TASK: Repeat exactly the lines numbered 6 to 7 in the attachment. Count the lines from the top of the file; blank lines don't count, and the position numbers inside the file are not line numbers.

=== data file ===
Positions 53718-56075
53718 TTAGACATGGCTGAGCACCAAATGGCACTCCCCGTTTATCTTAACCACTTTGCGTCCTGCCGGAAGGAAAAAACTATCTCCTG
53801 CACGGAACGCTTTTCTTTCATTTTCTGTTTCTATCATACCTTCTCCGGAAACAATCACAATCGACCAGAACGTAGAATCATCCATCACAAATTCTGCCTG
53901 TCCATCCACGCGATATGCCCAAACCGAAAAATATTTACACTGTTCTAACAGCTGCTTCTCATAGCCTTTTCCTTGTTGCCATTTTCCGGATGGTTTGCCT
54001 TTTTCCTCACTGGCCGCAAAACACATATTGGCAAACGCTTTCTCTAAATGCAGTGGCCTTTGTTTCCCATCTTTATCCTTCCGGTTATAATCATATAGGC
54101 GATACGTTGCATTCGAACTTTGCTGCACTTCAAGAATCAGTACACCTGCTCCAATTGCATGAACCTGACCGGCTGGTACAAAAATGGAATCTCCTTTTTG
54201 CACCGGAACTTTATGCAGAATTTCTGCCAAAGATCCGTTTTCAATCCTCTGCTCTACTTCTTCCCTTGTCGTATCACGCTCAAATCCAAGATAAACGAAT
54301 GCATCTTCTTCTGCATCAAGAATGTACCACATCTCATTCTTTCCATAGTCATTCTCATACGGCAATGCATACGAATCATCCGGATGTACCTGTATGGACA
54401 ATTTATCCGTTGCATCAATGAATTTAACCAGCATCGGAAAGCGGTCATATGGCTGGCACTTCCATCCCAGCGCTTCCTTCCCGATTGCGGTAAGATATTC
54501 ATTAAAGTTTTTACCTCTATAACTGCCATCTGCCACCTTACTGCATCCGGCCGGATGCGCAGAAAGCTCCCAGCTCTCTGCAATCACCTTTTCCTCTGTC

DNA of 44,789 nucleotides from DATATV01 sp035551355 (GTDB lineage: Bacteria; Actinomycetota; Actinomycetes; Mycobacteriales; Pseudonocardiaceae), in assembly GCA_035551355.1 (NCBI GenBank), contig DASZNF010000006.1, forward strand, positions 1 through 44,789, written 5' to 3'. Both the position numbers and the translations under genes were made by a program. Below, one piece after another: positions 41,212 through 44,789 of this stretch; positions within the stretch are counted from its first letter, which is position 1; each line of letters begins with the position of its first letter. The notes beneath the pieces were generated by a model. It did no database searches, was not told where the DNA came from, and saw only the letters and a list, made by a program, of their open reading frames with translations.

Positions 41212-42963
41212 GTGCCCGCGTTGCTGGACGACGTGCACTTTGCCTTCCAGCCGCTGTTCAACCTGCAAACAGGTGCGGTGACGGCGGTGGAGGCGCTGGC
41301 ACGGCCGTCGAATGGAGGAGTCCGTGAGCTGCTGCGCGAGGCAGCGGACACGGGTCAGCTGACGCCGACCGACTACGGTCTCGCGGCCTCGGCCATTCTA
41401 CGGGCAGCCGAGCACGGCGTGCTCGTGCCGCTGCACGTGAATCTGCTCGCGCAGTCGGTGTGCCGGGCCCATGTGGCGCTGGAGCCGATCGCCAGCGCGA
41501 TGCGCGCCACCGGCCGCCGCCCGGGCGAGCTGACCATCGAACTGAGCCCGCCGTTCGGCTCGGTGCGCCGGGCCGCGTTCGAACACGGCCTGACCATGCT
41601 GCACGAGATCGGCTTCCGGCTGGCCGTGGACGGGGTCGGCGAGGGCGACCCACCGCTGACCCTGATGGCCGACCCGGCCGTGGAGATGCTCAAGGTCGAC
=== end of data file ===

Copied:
54101 GATACGTTGCATTCGAACTTTGCTGCACTTCAAGAATCAGTACACCTGCTCCAATTGCATGAACCTGACCGGCTGGTACAAAAATGGAATCTCCTTTTTG
54201 CACCGGAACTTTATGCAGAATTTCTGCCAAAGATCCGTTTTCAATCCTCTGCTCTACTTCTTCCCTTGTCGTATCACGCTCAAATCCAAGATAAACGAAT